Tyler joined our family on March 20th, 1996, about six months after we purchased Green Acres. His previous guardian was looking to place him in a new home, and we thought he would make a welcome addition to our family. We are not sure how old he was when he came to live with us but suspect that he was at least four. Tyler suddenly developed cancer in August of 2003, and while we kept him comfortable for as long as we could, we decided it was time to help him across the Rainbow Bridge on August 26th.
I have always tested as being “very allergic” to cats, so our initial plan was for Tyler to live in the store, where he could greet clients and serve as the official “mouse patrol.” Unfortunately or fortunately, depending on your perspective, this did not last long. We quickly learned that Tyler was part retriever and lived by the motto, “If it is edible, eat it now, in mass quantities.” He had no compunction about ripping into the largest, most expensive bag of dog food for a little midnight snack. When this became an every night occurrence, we decided it was not economically viable to have Tyler “protect the food from mice.” As a result, he moved into the house with us; allergies be damned.
At the time, there were five adults in the house (Paula, me, Paula’s mom and my mom and dad) and three dogs (Shed, Gus, and Queen). While Paula and her mom had lived with cats before, it was a first for my parents and me. The three of us did not consider ourselves “cat people.” In fact, I would even go so far as to say that my father disliked cats. Tyler did his best to change that and started with the most unlikely subject, my dad.
Dad’s time with us in Maine was difficult. He was in the hospital and nursing home frequently. To my initial amazement, the pet he almost always asked about was Tyler. I still remember asking the nurses at EMMC if we could bring Tyler in to visit, and how happy dad was to see him. He snuggled up on the bed next to him, and the two of them were content as “two bugs in a rug.” I have no idea how Tyler converted dad, but I am very grateful for it. They were good buddies.
We quickly learned that if we wanted to sleep peacefully, we needed to close and latch our bedroom door. Tyler was banned from the bedroom because of my allergies and his desire to try and sleep on our heads. However, early every morning he would come knocking on the door, wanting breakfast. If the door were not latched, he would eventually get it to open, hop on the bed, and start head butting one of us to let us know he was ready for breakfast.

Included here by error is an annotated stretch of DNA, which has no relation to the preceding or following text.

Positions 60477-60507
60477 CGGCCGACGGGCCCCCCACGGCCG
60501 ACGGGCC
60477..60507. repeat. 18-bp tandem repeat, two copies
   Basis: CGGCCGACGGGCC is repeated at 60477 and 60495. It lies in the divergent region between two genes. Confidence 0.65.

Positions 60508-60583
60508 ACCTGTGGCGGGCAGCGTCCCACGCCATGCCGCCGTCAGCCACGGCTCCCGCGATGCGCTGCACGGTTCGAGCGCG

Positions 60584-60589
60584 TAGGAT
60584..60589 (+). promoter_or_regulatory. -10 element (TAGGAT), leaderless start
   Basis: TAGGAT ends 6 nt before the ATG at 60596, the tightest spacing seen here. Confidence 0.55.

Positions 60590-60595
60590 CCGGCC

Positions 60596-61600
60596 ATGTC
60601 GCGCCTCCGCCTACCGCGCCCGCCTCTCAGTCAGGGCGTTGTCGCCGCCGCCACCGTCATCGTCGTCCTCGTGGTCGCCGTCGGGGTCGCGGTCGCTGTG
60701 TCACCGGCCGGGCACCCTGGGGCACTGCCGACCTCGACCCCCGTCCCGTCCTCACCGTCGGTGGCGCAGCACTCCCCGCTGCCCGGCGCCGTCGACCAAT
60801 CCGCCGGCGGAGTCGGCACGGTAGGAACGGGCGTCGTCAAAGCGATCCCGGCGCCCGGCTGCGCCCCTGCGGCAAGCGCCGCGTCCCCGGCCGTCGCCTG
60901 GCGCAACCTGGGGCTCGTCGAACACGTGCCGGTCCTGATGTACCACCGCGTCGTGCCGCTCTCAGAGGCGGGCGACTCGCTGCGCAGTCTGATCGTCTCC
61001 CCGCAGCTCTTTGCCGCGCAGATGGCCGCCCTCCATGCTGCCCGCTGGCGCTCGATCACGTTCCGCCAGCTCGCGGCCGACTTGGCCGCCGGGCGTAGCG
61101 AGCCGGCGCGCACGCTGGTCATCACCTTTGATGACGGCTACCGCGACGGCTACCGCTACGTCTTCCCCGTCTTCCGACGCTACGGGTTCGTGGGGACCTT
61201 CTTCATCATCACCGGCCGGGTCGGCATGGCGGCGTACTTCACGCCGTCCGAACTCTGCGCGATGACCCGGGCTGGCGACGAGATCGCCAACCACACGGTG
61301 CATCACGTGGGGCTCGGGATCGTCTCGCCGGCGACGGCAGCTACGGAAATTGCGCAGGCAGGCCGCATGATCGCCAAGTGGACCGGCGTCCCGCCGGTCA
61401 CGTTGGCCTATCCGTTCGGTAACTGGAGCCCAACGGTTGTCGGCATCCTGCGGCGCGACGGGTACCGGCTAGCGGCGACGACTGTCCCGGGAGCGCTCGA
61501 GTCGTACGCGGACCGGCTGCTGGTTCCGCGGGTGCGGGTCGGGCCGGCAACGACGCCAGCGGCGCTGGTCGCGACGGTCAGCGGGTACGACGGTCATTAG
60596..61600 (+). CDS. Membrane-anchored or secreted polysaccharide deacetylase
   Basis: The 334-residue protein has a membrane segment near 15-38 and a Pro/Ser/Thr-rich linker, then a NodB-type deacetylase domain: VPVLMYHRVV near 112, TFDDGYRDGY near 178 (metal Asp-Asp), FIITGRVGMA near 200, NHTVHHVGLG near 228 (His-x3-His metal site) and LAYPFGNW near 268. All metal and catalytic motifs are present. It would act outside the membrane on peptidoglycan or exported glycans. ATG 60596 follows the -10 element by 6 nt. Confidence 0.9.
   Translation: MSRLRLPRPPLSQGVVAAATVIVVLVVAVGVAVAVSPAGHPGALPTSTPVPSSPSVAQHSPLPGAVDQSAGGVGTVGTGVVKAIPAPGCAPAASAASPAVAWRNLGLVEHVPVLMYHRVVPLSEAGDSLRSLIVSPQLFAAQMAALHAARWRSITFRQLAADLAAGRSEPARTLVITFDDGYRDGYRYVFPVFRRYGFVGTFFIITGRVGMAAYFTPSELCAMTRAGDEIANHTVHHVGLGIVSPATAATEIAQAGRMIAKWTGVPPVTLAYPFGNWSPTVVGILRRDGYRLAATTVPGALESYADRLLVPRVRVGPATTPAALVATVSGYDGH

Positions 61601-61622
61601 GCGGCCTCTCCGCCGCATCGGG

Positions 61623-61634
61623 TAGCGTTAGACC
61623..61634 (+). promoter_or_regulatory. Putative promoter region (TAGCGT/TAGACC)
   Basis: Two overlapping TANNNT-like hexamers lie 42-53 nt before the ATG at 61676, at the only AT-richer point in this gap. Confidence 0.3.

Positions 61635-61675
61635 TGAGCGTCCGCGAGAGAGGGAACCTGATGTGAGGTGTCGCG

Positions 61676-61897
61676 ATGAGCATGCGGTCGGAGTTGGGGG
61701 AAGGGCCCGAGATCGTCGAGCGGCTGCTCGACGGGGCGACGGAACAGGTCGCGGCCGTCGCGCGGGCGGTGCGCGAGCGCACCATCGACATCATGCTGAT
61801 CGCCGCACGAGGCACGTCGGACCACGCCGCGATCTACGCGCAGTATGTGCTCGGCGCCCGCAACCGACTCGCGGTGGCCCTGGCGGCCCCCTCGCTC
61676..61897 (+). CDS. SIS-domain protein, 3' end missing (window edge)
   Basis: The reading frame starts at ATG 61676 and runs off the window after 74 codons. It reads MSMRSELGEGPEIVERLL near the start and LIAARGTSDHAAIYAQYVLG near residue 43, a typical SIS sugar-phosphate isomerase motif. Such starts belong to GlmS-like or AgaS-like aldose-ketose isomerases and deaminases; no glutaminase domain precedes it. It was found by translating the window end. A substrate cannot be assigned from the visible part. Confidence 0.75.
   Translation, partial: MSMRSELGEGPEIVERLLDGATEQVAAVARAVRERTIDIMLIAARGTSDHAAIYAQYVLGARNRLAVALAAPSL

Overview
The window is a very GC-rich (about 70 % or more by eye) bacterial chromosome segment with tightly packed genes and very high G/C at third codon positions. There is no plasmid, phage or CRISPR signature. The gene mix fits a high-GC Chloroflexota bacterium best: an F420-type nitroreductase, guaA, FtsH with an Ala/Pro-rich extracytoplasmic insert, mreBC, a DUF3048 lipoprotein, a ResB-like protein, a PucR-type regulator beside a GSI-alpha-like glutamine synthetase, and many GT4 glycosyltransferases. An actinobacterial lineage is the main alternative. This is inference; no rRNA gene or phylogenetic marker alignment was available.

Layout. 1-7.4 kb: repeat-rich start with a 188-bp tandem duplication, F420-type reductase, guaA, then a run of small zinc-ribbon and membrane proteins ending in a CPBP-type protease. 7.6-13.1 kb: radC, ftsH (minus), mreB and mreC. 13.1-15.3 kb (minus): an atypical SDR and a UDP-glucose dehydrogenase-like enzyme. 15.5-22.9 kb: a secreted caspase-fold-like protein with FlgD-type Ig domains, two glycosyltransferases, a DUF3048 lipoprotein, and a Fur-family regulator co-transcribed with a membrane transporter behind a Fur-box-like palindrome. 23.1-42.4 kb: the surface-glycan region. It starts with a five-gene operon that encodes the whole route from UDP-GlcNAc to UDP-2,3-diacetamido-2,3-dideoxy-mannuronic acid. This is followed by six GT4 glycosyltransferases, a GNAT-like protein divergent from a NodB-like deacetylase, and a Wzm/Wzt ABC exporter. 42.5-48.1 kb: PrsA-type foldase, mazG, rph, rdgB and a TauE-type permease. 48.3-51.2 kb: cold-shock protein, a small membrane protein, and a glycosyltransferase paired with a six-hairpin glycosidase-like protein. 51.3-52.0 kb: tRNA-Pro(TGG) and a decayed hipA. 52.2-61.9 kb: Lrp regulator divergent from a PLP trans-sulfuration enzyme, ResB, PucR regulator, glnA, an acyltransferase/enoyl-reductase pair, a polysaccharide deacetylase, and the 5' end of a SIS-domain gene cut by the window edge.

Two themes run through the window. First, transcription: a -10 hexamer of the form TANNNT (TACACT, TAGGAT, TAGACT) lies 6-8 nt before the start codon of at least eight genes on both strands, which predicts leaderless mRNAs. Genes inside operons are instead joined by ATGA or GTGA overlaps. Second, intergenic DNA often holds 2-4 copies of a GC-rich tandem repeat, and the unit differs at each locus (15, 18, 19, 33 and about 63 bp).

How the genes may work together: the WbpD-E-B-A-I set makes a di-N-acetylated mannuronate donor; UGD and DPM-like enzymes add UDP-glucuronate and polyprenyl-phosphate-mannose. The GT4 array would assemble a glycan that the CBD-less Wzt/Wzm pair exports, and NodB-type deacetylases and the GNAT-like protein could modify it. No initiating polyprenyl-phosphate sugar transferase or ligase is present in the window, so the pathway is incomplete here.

Tyler still liked visiting in the store, and we would occasionally allow him to do so, under supervision. We noticed how well Tyler did with the dogs, and for a couple of years, he would assist Kate and me with dog training classes. I can still remember the time Tyler sauntered through a room full of dogs, not the least bit threatened. There was a huge Great Dane, and he just sat in front of him, gave him “the look,” much like a General inspecting the troops, and then went on his way.
After my father and Paula’s mom had passed in the fall of 1996, Tyler spent lots of time with my mom. He was a great companion for her and gave mom someone to spend time with when Paula and I were working in the store. When Tyler was not on her lap, he was nearby, watching her.
Almost a year after Tyler joined the family, an 8-week old Golden Retriever puppy named Tikken entered the equation. I do not know exactly how their relationship developed, but it was evident Tikken, and Tyler were fast friends. Whether sharing the love seat in the living room, playing or, enjoying a full body massage, they were frequent companions. I will never forget the time I came up to the house from the kennel and found Tyler lying on the couch as Tikken used her front paws to gently bat at his entire body. As strange as it may sound, they were both enjoying this activity. Up until the end, Tikken was around to give her friend kisses, to play, and to clean him as necessary. Tyler got along well with most dogs and enjoyed spending time with them, usually just relaxing.
Tyler was big on relaxing and felt comfortable enough in our home, co-populated with as many as five dogs, to rest anywhere. The arm of a love seat, the floor, boxes, and bags all made excellent spots for chilling out.
As previously stated, when we moved to Maine I was not a “cat person. I had never felt a connection with a cat the same way that I had with dogs. Somewhere during the past couple of years, I am not sure exactly when that changed, and I realize now that I am a cat person. I enjoy their company, their antics, and the joy they bring.
Over the past several months, Tyler and I developed a ritual. Often, when I was working late at night, he would come down to my office, rub up against my legs once, and then settle down on Tikken’s bed, right behind my desk chair. He might just lie there watching me or drift off into a catnap. Often I would find myself watching him. During his naps, I got to witness first hand how cats dream and the strange noises they can make in their sleep. I guess one of the factors in my discovering I am a cat person was when I found myself missing Tyler’s company on the nights he chose not to join me in the office. My office is a sadder place without his presence.
Tyler Hanson passed into a peaceful sleep on Tuesday, August 26th. I know in my heart he has rejoined my father, Shed, and Crystal and is patiently awaiting the day when we will all be reunited. Tyler, thanks for brightening up our home and helping to teach me about the wonder of cats.
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